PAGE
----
Study reveals COVID-19 infection mild in children.

A new study has revealed that COVID-19 is generally a mild disease in children, including infants.

However, a small proportion will develop severe disease requiring ICU admission and prolonged ventilation, although fatal outcome is overall rare.

The multicentre cohort study published in the Lancet involved 82 participating health-care institutions across 25 European countries, using a well-established research network—the Paediatric Tuberculosis Network European Trials Group —that mainly comprises paediatric infectious diseases specialists and paediatric pulmonologist.

The study led by Florian Gotzinger included all individuals aged 18 years or younger with confirmed SARS-CoV-2 infection, detected at any anatomical site by RT-PCR, between April 1 and April 24, 2020, during the initial peak of the European COVID-19 pandemic.

The researchers explored factors associated with the need for intensive care unit admission and initiation of drug treatment for COVID-19 using univariable analysis and applied multivariable logistic regression with backwards stepwise analysis to further explore those factors significantly associated with ICU admission.

Gotzinger and his team found that 582 individuals with PCR-confirmed SARS-CoV-2 infection were included, with a median age of 5·0 years (IQR 0·5–12·0) and a sex ratio of 1·15 males per female. 145 (25 per cent) had pre-existing medical conditions. 363 (62 per cent) individuals were admitted to hospital.

“48 (8 per cent) individuals required ICU admission, 25 (4 per cent) mechanical ventilation (median duration 7 days, IQR 2–11, range 1–34), 19 (3%) inotropic support, and one (<1 per cent) extracorporeal membrane oxygenation.

“Significant risk factors for requiring ICU admission in multivariable analyses were being younger than 1 month (odds ratio 5·06, 95 per cent CI 1·72–14·87; p=0·0035), male sex (2·12, 1·06–4·21; p=0·033), pre-existing medical conditions (3·27, 1·67–6·42; p=0·0015), and presence of lower respiratory tract infection signs or symptoms at presentation (10·46, 5·16–21·23; p<0·0001),” the researchers said.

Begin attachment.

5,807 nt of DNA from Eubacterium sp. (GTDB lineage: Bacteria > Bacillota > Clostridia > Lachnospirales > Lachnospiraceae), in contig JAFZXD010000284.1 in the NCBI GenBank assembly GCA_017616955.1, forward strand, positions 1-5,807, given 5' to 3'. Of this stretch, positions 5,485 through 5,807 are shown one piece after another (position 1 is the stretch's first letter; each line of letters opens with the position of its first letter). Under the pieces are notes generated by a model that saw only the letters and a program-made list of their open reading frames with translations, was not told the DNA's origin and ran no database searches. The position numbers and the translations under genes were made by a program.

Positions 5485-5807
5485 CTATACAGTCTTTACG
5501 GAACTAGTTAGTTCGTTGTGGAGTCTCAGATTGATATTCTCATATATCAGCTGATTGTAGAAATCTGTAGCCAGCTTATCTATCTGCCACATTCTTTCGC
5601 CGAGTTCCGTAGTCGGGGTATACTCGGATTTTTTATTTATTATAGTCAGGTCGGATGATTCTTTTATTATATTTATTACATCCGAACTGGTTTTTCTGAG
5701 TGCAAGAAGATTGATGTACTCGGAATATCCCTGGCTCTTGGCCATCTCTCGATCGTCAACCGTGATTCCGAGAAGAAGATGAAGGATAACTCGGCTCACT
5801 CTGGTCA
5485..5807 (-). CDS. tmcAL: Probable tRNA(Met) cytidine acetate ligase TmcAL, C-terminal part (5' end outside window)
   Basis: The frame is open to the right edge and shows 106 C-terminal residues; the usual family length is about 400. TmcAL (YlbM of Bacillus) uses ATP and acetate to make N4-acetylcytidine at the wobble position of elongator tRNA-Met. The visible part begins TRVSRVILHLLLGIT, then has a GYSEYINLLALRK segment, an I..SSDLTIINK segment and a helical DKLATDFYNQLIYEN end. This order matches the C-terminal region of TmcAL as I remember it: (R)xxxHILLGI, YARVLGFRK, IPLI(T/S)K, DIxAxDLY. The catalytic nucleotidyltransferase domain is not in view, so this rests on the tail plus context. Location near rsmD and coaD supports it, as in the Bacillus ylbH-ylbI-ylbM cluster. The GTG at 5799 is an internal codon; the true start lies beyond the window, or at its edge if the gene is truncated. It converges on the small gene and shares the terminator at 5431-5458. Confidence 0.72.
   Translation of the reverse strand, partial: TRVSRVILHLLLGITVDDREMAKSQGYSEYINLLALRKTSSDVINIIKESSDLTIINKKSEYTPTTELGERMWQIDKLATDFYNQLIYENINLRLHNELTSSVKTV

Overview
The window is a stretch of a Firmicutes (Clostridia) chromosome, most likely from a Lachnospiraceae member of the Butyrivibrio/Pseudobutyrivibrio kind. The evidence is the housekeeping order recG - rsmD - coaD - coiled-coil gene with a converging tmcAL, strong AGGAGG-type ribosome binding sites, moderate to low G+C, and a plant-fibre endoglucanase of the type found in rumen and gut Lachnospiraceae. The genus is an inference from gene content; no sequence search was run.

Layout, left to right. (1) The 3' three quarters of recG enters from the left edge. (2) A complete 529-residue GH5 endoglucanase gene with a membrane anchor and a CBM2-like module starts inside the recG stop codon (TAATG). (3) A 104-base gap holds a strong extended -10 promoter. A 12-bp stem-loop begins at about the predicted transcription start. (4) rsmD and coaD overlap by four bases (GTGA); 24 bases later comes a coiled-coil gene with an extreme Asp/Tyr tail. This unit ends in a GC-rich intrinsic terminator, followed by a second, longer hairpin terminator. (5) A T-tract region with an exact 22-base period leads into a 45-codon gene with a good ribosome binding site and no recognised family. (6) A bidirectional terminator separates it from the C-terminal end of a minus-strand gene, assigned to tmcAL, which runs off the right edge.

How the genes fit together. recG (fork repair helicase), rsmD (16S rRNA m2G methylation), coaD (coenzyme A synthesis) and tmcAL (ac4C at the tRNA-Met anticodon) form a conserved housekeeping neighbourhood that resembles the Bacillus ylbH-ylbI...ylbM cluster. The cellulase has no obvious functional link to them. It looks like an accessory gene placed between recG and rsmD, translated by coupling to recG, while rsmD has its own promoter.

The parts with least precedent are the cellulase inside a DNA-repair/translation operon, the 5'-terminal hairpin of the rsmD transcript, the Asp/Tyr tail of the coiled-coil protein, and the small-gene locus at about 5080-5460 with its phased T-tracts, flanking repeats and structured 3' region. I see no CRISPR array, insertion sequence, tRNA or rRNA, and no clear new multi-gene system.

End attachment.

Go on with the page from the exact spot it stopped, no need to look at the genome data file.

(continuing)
According to them, the most frequently used drug with antiviral activity was hydroxychloroquine (40 [7 per cent] patients), followed by remdesivir (17 [3 per cent] patients), lopinavi+r-ritonavir (six [1 per cent] patients), and oseltamivir (three [1 per cent] patients).

“Immunomodulatory medication used included corticosteroids (22 [4 percent] patients), intravenous immunoglobulin (seven [1 per cent] patients), tocilizumab (four [1 percent] patients), anakinra (three [1 per cent] patients), and siltuximab (one [<1 per cent] patient). Four children died (case-fatality rate 0·69 per cent, 95 per cent CI 0·20–1·82); at study end, the remaining 578 were alive and only 25 (4%) were still symptomatic or requiring respiratory support,” the researchers added.

The researchers say the data reflect the current uncertainties regarding specific treatment options, highlighting that additional data on antiviral and immunomodulatory drugs are urgently needed.

They noted that the study confirms previous reports from China suggesting that the case-fatality rate of COVID-19 in children is substantially lower than in older adult patients.

“However, some children develop severe disease and require prolonged intensive care support, which should be accounted for in the planning of health-care services and allocation of resources during the ongoing pandemic.

“Finally, the findings highlight that data on antiviral and immunomodulatory drugs are urgently needed from well designed, randomised controlled trials in children, to enable paediatricians to make evidence-based decisions regarding treatment choices for children with severe COVID-19,”


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